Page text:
Congress Continues Debate over $3.5 Trillion Reconciliation Package with $327 Billion in Affordable Housing Investments
Congress is working to enact a $3.5 trillion infrastructure and economic recovery package through a legislative process known as “reconciliation,” which allows a bill to pass the Senate with a simple majority of 51 votes instead of the usual 60 required to pass the chamber. The House Financial Services Committee voted on September 14 to move forward with landmark legislation that would invest $327 billion in affordable housing as part of the reconciliation package, including significant funding for NLIHC’s HoUSed campaign’s top priorities: $90 billion for rental assistance, $80 billion to preserve public housing, and $37 billion for the national Housing Trust Fund (HTF).
Negotiations over the package between the White House and congressional leaders are ongoing, with centrist Democrats, including Senators Joe Manchin (D-WV) and Kyrsten Sinema (D-AZ) and several moderate House Democrats, threatening to vote against the legislation unless the cost comes down. The even split between Democrats and Republicans in the Senate means every Democrat in the chamber must vote in favor of the reconciliation package to see it enacted.
We need your help to ensure that any infrastructure and economic recovery package includes the #HoUSed campaign’s top priorities: $90 billion for rental assistance, $80 billion to preserve public housing, and $37 billion for the national Housing Trust Fund (HTF). Together, these resources will help ensure that America’s lowest-income and most marginalized households have safe, accessible, and affordable homes. Call your representatives and senators today and urge them to support the HoUSed campaign’s policy priorities in the next infrastructure and recovery package! Find the phone numbers of your members of Congress at: https://www.govtrack.us/
Supreme Court Invalidates CDC Eviction Moratorium; What At-Risk Renters Should Do
As the Delta COVID-19 variant surges, over 6.5 million renter households remained behind on rent and at heightened risk of losing both their homes and their ability to stay safe during the pandemic.The Supreme Court ruled (6-3) on August 26 to end the temporary stay on a lower court ruling seeking to overturn the federal eviction moratorium issued by the Centers for Disease Control and Prevention (CDC) on August 3. In doing so, the Supreme Court’s ruling invalidates the federal eviction moratorium, eliminating vital eviction protections keeping millions of households stably housed. State and local governments are working to improve programs to distribute emergency rental assistance (ERA) to those in need, but they need more time; the Supreme Court’s decision will lead to many renters, predominantly people of color, losing their homes before the assistance can reach them.
For Renters in Need of Assistance
If you or someone you know needs emergency rental assistance (ERA):
- Call 2-1-1 or visit www.211.org. 2-1-1 will connect you to a local call center that can share information about local programs that might be able to help.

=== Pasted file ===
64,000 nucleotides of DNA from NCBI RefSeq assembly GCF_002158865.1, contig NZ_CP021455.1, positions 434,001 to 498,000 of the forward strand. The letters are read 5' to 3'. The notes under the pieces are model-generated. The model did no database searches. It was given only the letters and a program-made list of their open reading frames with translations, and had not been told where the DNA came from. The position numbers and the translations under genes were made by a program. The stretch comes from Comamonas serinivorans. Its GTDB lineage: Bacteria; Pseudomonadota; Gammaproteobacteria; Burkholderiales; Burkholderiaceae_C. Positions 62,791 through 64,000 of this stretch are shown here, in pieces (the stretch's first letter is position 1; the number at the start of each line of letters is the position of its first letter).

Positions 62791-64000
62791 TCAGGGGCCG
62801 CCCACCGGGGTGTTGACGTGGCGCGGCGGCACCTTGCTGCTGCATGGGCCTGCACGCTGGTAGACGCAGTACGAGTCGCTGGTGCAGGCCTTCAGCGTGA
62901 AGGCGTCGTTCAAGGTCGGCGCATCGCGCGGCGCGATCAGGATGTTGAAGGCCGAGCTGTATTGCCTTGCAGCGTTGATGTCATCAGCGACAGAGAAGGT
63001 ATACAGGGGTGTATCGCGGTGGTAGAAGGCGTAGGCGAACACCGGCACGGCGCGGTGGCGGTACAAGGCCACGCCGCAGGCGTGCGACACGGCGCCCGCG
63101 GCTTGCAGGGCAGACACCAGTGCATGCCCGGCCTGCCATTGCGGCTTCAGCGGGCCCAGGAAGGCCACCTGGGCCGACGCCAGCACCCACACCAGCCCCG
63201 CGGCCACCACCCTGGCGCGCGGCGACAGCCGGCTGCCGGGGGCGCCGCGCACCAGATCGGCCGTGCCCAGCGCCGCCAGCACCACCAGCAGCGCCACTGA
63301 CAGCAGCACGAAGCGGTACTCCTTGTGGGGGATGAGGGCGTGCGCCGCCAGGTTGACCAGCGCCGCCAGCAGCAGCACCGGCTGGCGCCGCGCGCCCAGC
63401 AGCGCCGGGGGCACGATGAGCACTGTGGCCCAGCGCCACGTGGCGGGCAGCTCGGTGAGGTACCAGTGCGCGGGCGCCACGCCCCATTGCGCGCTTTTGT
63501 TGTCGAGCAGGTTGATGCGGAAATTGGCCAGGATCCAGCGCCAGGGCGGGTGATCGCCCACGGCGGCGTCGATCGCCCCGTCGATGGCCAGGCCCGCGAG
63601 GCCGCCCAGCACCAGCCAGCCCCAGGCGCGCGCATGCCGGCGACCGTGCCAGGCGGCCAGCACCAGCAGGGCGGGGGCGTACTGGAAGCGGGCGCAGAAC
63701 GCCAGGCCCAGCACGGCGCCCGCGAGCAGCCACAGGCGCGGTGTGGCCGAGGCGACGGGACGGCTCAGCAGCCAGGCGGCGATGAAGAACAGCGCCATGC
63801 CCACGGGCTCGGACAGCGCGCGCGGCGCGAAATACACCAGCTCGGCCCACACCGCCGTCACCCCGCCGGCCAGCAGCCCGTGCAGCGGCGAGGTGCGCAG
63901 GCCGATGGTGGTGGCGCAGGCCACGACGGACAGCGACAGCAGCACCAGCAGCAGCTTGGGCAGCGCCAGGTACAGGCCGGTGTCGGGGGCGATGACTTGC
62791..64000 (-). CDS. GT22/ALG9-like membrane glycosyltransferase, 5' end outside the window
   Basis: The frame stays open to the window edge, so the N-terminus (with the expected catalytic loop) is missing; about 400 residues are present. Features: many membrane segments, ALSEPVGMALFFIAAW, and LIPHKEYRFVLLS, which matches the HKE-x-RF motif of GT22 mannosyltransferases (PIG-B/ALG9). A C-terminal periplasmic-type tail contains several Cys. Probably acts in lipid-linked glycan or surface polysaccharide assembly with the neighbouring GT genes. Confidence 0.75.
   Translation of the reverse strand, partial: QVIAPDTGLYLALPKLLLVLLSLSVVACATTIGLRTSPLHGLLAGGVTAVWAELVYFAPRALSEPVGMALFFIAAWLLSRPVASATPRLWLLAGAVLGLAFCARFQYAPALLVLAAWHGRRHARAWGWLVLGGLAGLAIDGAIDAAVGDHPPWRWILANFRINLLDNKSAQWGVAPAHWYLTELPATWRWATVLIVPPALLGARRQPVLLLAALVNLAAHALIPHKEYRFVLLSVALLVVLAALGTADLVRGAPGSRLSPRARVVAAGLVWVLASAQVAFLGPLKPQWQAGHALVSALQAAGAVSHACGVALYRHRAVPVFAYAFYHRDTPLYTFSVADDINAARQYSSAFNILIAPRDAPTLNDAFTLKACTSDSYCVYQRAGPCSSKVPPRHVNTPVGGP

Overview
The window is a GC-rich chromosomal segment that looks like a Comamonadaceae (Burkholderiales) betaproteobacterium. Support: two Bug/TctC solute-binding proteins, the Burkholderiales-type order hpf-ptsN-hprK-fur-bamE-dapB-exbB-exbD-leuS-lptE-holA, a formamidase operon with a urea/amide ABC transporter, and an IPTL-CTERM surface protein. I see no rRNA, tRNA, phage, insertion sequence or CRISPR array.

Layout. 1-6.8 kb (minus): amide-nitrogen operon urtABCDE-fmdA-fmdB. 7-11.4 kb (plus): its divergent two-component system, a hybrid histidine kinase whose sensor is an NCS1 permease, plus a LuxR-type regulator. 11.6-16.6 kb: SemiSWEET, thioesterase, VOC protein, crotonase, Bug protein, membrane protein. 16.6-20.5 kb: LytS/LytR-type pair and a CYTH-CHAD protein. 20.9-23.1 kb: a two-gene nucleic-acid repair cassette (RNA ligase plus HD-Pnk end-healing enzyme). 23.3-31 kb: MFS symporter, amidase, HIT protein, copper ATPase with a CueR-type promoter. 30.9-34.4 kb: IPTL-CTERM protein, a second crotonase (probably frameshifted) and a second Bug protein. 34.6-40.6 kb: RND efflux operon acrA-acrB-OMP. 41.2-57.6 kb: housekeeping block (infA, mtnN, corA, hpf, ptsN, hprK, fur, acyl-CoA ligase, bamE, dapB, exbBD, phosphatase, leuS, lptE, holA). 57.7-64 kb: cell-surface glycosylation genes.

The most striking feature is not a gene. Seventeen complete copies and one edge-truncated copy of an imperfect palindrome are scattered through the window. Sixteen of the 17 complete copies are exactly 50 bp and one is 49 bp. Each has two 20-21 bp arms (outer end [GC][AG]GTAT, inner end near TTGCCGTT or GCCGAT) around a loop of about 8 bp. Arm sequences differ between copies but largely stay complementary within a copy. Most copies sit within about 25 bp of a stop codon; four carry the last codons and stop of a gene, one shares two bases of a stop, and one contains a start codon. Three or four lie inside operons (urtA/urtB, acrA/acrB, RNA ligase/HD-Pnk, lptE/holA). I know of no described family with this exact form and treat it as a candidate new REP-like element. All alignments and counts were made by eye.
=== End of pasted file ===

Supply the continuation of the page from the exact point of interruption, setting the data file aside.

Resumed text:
- Find your local ERA program using NLIHC’s database. More than 1,000 emergency rental assistance programs have been created or expanded the pandemic, and Congress has provided $46 billion to help renters remain stably housed. If you haven’t yet, apply right away – it will take time for the money to get to you and your landlords.
- Contact a legal aid attorney. Get further guidance from a legal aid attorney. A list of legal aid organizations can be found here and here.
- Contact your representatives and senators. District office staff often know of available state/local resources, and it’s very important that your members of Congress hear about the housing challenges you are facing.
The Biden administration issued a statement on August 2 outlining additional steps it will take to protect renters and prevent evictions during the pandemic - a direct response to pressure by NLIHC, its members and partners, and congressional champions to urge the Biden administration to take every action possible to ensure housing stability during and after the pandemic.
In its statement, the administration committed to several actions, including those recommended by NLIHC and the National Housing Law Project to: direct federal agencies to consider all legal authorities to stop evictions; encourage states and localities to establish or extend their own eviction moratoriums; call on courts to stop eviction proceedings until renters and landlords first apply for ERA; direct federal housing agencies to ensure federally supported landlords apply for ERA rather than evict renters; and ensure federal funds can be used to support eviction prevention efforts by courts, legal aid groups, and housing counselors.
On August 27, Treasury Secretary Janet Yellen, HUD Secretary Marcia Fudge, and Attorney General Merrick Garland sent a letter to state and local government leaders urging them to take immediate action to prevent unnecessary evictions. The letter highlights actions the administration has taken to accelerate the distribution of ERA and urges state and local officials to enact their own policies to protect renters and landlords.